In light of limited conservation funding, global conservation initiatives are increasingly focused on regions of the planet that have been identified as valuable on the basis of their species diversity, the vulnerability of resident species to extinction, or the perceived pristine nature of their ecosystems. Regions that have been resilient to high rates of extinction have not yet been systematically considered in conservation efforts. We used published range maps for 392 vertebrate species to compare historical and current species ranges. We used the results of the comparison to identify regions of the globe in which no known vertebrate species has been extirpated in the past 200 years. In 17 regions, no detectable vertebrate extinctions occurred in the past 200 years. In 6 other regions, reintroductions of species restored the full historic complement of vertebrate species. The effects of humans on a landscape, as measured by the human-footprint index, although useful, was not a singularly good predictor of faunal intactness because more than 20% of intact land area was in heavily affected areas (50% of Earths land area), and several regions where humans have had very little effect did not have intact faunas. Only 22% of intact land area was within protected-area networks. High-latitude areas were particularly underrepresented; they made up 3 of the 4 least-protected areas in our analyses. Our results indicate that although protected areas are in some cases associated with the prevention of extinctions, there are many regions in which human activity coexists with intact vertebrate assemblages. In addition, our new approach for assessing the value of global regions for conservation identifies several regions that are not represented in other prioritization metrics.
Protected areas (PAs) are a cornerstone of conservation efforts and now cover nearly 13% of the worlds land surface, with the worlds governments committed to expand this to 17%. However, as biodiversity continues to decline, the effectiveness of PAs in reducing the extinction risk of species remains largely untested. We analyzed PA coverage and trends in species extinction risk at globally significant sites for conserving birds (10,993 Important Bird Areas, IBAs) and highly threatened vertebrates and conifers (588 Alliance for Zero Extinction sites, AZEs) (referred to collectively hereafter as important sites). Species occurring in important sites with greater PA coverage experienced smaller increases in extinction risk over recent decades: the increase was half as large for bird species with>50% of the IBAs at which they occur completely covered by PAs, and a third lower for birds, mammals and amphibians restricted to protected AZEs (compared with unprotected or partially protected sites). Globally, half of the important sites for biodiversity conservation remain unprotected (49% of IBAs, 51% of AZEs). While PA coverage of important sites has increased over time, the proportion of PA area covering important sites, as opposed to less important land, has declined (by 0.45-1.14% annually since 1950 for IBAs and 0.79-1.49% annually for AZEs). Thus, while appropriately located PAs may slow the rate at which species are driven towards extinction, recent PA network expansion has under-represented important sites. We conclude that better targeted expansion of PA networks would help to improve biodiversity trends.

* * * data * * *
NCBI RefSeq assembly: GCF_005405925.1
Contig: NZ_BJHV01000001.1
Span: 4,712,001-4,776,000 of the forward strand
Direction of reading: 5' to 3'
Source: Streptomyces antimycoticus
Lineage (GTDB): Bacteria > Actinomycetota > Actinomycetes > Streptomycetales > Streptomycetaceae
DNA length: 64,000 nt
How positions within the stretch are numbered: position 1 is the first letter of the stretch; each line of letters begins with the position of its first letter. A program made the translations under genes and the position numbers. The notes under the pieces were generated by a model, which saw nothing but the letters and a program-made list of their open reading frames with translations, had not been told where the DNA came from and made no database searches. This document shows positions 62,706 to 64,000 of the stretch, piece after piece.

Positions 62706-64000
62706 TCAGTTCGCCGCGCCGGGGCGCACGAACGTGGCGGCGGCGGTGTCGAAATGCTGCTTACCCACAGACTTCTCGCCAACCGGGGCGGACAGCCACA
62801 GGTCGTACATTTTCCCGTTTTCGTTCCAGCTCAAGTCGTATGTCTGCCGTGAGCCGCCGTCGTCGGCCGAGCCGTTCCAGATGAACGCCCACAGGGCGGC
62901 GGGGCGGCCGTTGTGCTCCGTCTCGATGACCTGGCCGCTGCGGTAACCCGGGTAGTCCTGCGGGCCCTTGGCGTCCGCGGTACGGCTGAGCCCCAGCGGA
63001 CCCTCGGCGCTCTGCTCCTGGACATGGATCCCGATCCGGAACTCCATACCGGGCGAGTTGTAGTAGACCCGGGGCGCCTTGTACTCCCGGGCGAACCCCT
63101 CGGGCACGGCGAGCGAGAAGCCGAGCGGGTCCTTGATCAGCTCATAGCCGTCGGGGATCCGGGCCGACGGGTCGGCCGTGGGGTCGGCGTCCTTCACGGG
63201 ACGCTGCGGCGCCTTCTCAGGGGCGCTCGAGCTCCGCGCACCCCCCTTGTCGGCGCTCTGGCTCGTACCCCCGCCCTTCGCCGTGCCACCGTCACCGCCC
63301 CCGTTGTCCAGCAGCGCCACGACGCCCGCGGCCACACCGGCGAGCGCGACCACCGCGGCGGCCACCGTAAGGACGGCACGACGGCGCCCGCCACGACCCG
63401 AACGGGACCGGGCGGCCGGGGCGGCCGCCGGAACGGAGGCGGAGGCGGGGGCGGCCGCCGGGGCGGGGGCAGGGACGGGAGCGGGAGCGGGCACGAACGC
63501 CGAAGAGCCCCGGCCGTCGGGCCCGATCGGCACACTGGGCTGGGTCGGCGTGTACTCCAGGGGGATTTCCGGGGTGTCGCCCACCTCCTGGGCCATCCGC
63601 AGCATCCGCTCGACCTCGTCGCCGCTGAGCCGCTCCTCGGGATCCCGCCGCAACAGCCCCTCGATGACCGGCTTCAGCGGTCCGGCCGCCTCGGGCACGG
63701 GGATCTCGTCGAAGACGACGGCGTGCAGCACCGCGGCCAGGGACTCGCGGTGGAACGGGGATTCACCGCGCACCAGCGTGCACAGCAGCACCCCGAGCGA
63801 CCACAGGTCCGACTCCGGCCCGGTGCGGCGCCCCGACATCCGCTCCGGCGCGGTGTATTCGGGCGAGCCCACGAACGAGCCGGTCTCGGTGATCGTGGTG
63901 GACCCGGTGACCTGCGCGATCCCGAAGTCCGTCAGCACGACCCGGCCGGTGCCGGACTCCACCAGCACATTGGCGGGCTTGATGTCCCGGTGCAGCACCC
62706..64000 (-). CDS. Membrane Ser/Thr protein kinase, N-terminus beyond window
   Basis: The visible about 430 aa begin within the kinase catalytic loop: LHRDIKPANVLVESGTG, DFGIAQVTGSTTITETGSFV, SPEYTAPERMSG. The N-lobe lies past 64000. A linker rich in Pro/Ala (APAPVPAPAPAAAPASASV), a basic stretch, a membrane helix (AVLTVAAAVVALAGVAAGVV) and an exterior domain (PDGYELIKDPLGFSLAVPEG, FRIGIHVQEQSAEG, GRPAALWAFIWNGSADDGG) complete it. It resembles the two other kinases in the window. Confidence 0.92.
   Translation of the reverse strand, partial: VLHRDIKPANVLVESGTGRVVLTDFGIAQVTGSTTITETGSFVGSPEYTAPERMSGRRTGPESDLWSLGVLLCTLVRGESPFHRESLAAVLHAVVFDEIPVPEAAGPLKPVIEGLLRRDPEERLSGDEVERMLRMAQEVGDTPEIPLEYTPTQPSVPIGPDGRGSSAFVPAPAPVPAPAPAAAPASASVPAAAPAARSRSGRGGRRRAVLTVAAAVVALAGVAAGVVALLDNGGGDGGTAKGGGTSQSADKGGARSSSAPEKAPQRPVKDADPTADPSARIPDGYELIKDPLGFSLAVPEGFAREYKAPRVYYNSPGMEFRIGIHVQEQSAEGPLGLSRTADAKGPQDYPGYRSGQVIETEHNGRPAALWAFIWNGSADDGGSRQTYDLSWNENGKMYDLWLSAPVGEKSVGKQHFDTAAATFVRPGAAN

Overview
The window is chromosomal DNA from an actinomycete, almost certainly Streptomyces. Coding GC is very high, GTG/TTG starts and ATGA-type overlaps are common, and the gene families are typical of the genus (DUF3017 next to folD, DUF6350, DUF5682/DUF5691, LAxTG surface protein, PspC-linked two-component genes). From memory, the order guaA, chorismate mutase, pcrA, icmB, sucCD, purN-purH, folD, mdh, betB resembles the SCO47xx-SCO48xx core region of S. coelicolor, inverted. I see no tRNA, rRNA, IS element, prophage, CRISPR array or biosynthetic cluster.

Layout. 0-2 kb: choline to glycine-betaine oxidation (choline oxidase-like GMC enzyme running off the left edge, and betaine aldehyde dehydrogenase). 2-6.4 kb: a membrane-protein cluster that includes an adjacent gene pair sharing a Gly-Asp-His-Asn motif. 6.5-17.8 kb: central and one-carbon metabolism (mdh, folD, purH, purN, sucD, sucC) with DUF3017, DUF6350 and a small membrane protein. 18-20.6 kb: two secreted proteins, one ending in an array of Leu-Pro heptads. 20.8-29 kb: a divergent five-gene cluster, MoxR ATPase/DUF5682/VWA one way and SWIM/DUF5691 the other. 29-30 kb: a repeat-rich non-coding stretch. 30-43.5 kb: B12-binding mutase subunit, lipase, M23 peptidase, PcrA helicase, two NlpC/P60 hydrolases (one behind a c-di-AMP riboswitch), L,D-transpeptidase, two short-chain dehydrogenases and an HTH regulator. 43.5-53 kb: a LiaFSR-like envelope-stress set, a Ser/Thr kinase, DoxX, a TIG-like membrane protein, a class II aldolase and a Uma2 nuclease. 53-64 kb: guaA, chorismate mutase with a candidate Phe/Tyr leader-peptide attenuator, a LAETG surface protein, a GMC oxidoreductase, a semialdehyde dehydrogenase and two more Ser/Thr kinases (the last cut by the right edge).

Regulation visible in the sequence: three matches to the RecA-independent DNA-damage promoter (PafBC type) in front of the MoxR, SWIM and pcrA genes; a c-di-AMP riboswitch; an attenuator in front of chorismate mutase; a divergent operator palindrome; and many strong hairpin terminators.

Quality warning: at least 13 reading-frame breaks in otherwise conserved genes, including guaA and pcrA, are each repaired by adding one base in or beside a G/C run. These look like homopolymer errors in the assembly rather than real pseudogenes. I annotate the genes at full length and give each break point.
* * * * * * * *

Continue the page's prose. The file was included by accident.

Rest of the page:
We assessed a donor-funded grassland management project designed to create both conservation and livelihood benefits in the rangelands of Mongolias Gobi desert. The project ran from 1995 to 2006, and we used remote sensing Normalized Differential Vegetation Index data from 1982 to 2009 to compare project grazing sites to matched control sites before and after the projects implementation. We found that the productivity of project grazing sites was on average within 1% of control sites for the 20 years before the project but generated 11% more biomass on average than the control areas from 2000 to 2009. To better understand the benefits of the improved grasslands to local people, we conducted 280 household interviews, 8 focus group discussions, and 31 key informant interviews across 6 districts. We found a 12% greater median annual income as well as a range of other socioeconomic benefits for project households compared to control households in the same areas. Overall, the project generated measurable benefits to both nature and people. The key factors underlying project achievements that may be replicable by other conservation projects include the community-driven approach of the project, knowledge exchanges within and between communities inside and outside the country, a project-supported local community organizer in each district, and strong community leadership.